Now, take a look at the top links that come up. How can you compete with those articles or books to get people’s attention? What’s different about your experiences and what you have to say that will make people interested in the topic check you out? How will you get people to discover your book (and buy it!) rather than gravitate toward someone else’s website, blog, social media account, or book page? Keep in mind that when it comes to memoir and self-help, people will often buy more than one book on a topic, so don’t worry too much if your book isn’t the most original book on the face of the planet. Even so, you have to be a part of your book, sharing your story and your voice. And you have to be reflected in the title you pick. It has to feel right for you.

Try out your titles on your friends and family, and anyone who knows your work in this area. Listen thoughtfully to their feedback. And keep trying for that “just right” title that fits your book, your message, and your stories. Then, use the Internet to see if it’s original enough to work for your book. If it is, plant your flag in the ground by saving the website address (which costs about ten dollars) and/or a Facebook page in that name.

Now that you have your title, you’re ready to start writing an article of 600 to 800 words on that topic. Your article can be posted on your blog and shared on social media. Congratulations! You have a title you’re happy with. You can always change your title later, but this step in the titling process can be extremely motivating and helpful for solidifying your title. And Siri, Google, and the Internet were helpful companions, weren’t they?

As always, feel free to ask me any questions or leave a comment! And if you’re interested in getting my help with your book, check out my services page. I am doing vision plans right now, helping authors who have a book proposal to maximize its potential for getting a book deal or for guiding them in writing and marketing their own self-published mind/body/spirit nonfiction book.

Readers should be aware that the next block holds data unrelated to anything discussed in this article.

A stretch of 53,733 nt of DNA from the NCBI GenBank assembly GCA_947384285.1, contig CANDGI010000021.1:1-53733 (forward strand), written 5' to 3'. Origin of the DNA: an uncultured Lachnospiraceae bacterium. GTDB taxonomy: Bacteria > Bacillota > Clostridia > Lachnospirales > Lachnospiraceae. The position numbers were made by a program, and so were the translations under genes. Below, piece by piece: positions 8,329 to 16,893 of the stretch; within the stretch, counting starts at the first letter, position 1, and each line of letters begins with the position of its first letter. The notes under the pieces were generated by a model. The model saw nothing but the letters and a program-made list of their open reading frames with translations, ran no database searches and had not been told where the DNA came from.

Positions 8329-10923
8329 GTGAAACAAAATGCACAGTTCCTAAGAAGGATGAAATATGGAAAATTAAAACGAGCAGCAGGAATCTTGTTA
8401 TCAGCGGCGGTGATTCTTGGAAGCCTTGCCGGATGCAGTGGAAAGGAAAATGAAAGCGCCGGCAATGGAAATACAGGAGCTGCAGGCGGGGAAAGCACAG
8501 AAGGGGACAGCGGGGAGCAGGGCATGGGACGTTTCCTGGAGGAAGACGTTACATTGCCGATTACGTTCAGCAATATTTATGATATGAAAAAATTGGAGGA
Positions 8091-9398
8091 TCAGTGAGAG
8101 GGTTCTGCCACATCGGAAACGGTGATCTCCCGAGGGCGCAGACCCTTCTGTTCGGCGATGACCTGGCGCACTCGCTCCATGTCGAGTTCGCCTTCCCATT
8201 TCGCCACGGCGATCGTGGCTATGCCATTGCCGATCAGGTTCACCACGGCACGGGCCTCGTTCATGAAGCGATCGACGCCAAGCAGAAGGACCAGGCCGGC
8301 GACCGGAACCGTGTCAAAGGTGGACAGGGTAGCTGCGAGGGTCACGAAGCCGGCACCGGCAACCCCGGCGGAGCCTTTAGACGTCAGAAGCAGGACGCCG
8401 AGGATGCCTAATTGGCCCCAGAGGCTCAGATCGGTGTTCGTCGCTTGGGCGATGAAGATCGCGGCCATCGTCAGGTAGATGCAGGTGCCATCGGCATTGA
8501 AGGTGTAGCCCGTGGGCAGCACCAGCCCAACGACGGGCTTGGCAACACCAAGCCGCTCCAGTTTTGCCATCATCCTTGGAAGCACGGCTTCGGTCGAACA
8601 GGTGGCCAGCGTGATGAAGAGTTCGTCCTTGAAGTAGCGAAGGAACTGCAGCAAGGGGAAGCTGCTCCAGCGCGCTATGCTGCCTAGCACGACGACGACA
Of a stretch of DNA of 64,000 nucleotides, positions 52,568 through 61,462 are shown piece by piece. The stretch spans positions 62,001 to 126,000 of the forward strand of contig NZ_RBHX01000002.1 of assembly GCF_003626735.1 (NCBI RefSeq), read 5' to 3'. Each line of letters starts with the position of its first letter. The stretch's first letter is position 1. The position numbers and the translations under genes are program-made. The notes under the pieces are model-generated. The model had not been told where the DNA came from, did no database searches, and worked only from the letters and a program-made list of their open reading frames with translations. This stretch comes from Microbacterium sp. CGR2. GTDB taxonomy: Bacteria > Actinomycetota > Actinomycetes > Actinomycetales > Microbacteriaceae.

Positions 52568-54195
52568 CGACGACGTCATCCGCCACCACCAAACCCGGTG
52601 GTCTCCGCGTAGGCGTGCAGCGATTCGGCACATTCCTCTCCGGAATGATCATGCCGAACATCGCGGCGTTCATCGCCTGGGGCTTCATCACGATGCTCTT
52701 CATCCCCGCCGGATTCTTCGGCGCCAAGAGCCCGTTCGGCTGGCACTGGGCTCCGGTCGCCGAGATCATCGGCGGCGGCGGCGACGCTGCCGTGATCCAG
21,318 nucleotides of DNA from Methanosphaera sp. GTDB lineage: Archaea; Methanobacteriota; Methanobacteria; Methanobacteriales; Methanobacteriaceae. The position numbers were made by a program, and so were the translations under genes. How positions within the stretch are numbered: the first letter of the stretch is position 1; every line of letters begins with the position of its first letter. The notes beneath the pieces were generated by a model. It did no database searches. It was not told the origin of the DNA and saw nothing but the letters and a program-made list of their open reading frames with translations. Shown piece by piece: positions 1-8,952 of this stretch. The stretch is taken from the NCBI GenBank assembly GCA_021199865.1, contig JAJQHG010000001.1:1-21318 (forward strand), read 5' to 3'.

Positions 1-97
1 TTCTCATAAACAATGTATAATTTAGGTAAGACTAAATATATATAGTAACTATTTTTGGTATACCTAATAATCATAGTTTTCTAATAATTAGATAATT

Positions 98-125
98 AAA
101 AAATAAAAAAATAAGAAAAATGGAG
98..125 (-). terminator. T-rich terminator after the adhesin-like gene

“Don’t judge a book by its title”—but that’s what we do when we’re looking at books and considering whether to buy them. A title can make or break your book. Here are three utterly mindblowing tips for titling a nonfiction book.

 

 

1. Think holistically. Your title, subtitle, and jacket work together to sell your book. I coauthored a book that got all three right: Raising a Sensory Smart Child is clearly is aimed at parents (hence “child” in the title and subtitle, and “raising a … child”). The title presents an intriguing concept (what are “sensory smarts”?). And the jacket features a happy, active child that has emotional appeal to parents who are stressed out and worried and want their child to be joyous and full of life. Sensory kids often can’t sit still so the picture puts a positive spin on that phenomenon.

 

Does your self-help book deliver on its title and promise? Does it solve a problem? Does it offer "takeaway" for readers that they can apply to their own lives?

Jacket, title, and subtitle work together to make a great book package.

2. Speak to the heart and mind. A great title will make you laugh, intrigue you, touch your heart—in short, it will speak to your mind and your heart. Here are some of my favorites:

 

That Crumpled Paper Was Due Last Week. If you laugh and say, “Yep, that’s my kid,” you know you have to check it out, right?

 

Eat More, Weigh Less. My boss at HarperCollins, editor-in-chief Susan Moldow, acquired this New York Times bestseller by Dr. Dean Ornish. We used to joke about variations such as “Work Less, Earn More.” Talk about a simple, compelling promise!

 

Mindblowing Sex in the Real World. The author, Sari Locker, PhD, wanted a twist on “The Real World,” which was an MTV hit at when the book was in production (I was the acquisitions editor). I thought a contrast would be good and came up with the word “mindblowing.” One of the suits at the publisher pushed hard against it but we pushed back. The book and title were hits, and years later, the title was mentioned in the New York Times. That is a title with staying power! (Pun intended.)

 

3. Switch It Up. Bev West, my coauthor and cousin, came up with “cinema therapy” and “mood movies” or “movies to match your mood.” Our book proposal’s cover sheet shows what we settled on. Someone in-house at Dell, our book publisher, suggested making “cinema therapy” one word, Cinematherapy, and using it as the title, relegating the “mood movies” concept to the subtitle. We also wrestled with “girl” vs. “gal” and other alternatives (“girlfriend’s guide” was taken). Contrast the proposal title/subtitle to the final jacket.

 

 MoodMoviesOrigTitle

Cinematherapy, movie therapy for women: a vision turned into a successful book series and television show

Cinematherapy, movie therapy for women: a vision turned into a successful book series and television show. Original title and subtitle were flipped around.

 

 

So as you’re titling, start picturing your book’s jacket. Look at other books—not just online but in a bookstore. Look at their jackets. Which ones do you respond to, and why? What are the title and jacket trends in your genre? Do you want to match them or buck them?

 

Do you have a one- to three-word “hook” that works for your brand and your book? Cinematherapy spawned Bibliotherapy, Advanced Cinematherapy, Cinematherapy for Lovers, Cinematherapy for the Soul, Cinematherapy Goes to the Oscars, Gay Cinematherapy, TVTherapy, and Culinarytherapy. How can you use your “hook” within your title as in your brand to emotionally engage and intrigue readers?